Search - Wayne Shorter :: Juju

Wayne Shorter
Genres: Jazz, Pop
  •  Track Listings (8) - Disc #1

Japanese Release featuring 24 Bit Remastering and LP Style Slipcase for Initial Pressing Only.


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CD Details

All Artists: Wayne Shorter
Title: Juju
Members Wishing: 3
Total Copies: 0
Label: Blue Note Records
Original Release Date: 1/1/1964
Re-Release Date: 5/18/1999
Album Type: Limited Edition, Original recording reissued, Original recording remastered
Genres: Jazz, Pop
Styles: Modern Postbebop, Bebop
Number of Discs: 1
SwapaCD Credits: 1
UPC: 724349900523


Album Details
Japanese Release featuring 24 Bit Remastering and LP Style Slipcase for Initial Pressing Only.

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CD Reviews

Excellent and a half
Bill Your 'Free Form FM Handi Cyber | Mahwah, NJ USA | 07/06/2010
(4 out of 5 stars)

"In the late 1980s, when in college and did not understand the cross currents in jazz, I was into 1960s free jazz. I did not really know the overlap between Blue Note and Impulse and how free and hard bop were at times running concurrently and at times bleeding into one another.

I bought Juju because it was made in 1965, and, with only Reggie Workman instead of Jimmy Garrison, had Coltrane's best band at peak power. Idiot little jazz boy that I was, I dismissed Juju when I heard it and it was not free jazz.

But I found this today in the back of a pile, and understanding what I do now about jazz, played it.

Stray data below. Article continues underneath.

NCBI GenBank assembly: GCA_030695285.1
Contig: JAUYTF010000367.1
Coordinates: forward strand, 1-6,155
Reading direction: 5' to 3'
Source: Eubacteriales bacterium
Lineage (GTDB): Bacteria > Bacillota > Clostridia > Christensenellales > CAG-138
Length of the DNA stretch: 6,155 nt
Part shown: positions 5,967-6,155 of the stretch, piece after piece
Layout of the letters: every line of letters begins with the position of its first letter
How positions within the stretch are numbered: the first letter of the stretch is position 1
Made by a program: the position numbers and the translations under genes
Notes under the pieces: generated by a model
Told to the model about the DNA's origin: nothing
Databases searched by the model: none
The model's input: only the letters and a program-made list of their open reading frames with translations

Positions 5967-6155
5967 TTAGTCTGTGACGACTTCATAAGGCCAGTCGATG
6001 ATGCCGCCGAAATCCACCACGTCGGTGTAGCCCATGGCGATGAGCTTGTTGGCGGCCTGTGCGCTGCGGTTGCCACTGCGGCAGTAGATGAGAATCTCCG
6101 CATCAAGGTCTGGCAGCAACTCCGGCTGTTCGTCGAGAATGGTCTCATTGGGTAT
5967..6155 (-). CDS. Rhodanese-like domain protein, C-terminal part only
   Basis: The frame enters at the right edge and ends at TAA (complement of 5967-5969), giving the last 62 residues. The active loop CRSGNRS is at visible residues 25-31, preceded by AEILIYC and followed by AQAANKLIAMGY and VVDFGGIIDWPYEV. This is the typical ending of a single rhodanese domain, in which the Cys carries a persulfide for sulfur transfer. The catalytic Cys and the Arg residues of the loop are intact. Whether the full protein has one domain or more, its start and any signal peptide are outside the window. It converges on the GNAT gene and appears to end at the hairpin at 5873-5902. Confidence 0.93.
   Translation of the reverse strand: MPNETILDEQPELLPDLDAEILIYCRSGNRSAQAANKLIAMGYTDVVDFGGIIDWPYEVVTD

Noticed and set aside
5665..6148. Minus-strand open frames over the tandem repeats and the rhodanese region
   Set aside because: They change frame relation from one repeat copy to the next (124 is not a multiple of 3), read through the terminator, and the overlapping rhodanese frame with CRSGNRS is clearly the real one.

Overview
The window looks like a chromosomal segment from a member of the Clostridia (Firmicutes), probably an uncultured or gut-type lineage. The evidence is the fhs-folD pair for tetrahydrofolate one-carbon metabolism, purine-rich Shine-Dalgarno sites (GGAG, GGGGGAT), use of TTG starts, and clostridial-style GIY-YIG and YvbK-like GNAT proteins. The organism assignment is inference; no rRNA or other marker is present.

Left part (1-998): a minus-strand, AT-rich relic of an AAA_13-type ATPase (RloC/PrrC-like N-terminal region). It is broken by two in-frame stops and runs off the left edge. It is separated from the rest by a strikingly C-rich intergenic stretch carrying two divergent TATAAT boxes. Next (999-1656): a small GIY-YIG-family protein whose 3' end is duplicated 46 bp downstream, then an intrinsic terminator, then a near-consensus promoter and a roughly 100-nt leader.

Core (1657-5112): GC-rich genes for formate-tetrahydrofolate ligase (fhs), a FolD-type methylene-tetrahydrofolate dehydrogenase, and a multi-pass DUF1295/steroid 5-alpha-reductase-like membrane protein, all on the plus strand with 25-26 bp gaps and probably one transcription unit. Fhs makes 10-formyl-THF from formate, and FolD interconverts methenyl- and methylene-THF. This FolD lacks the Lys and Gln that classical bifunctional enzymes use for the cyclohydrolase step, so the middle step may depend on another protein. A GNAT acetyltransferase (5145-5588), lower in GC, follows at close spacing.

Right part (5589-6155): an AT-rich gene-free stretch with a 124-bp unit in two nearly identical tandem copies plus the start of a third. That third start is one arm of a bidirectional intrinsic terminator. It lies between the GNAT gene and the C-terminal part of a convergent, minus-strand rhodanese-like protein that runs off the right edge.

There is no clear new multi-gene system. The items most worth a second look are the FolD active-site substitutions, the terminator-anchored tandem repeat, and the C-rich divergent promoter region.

This is a fantastic hard bop album by the great Wayne Shorter, who, next to Coltrane, was probably the most adept tenor player of the 1960s.

Juju is no head-solo-head album. These fantastic frameworks thrive on the razor cut grooves created by Elvin Jones. He is of course not drumming like he did with Coltrane in 1965, but lays down his brilliant polyrhythmic structures, which the whole band, including Jones, improvises on. Listen to the opening of the first and title track to hear the rich complexity of Elvin's framework.

Workman is not as adventurous a bassist as was Garrison, but his thick, solid ostinatos lock into Jones' skeletons amazingly. If Juju thrives on one element, it is groove. Tyner is his usual agile self-I wonder if it was a relief for him to go back to non-free jazz in the middle of 1965--and Shorter is simply amazing with his sharp, and yes, pre-free 'Trane "scrambled eggs" approach to soloing.

Hard bop, free, groove: it really does not matter, which is what I now know, but I also know Juju is high quality and complex jazz, and you just gotta hear it"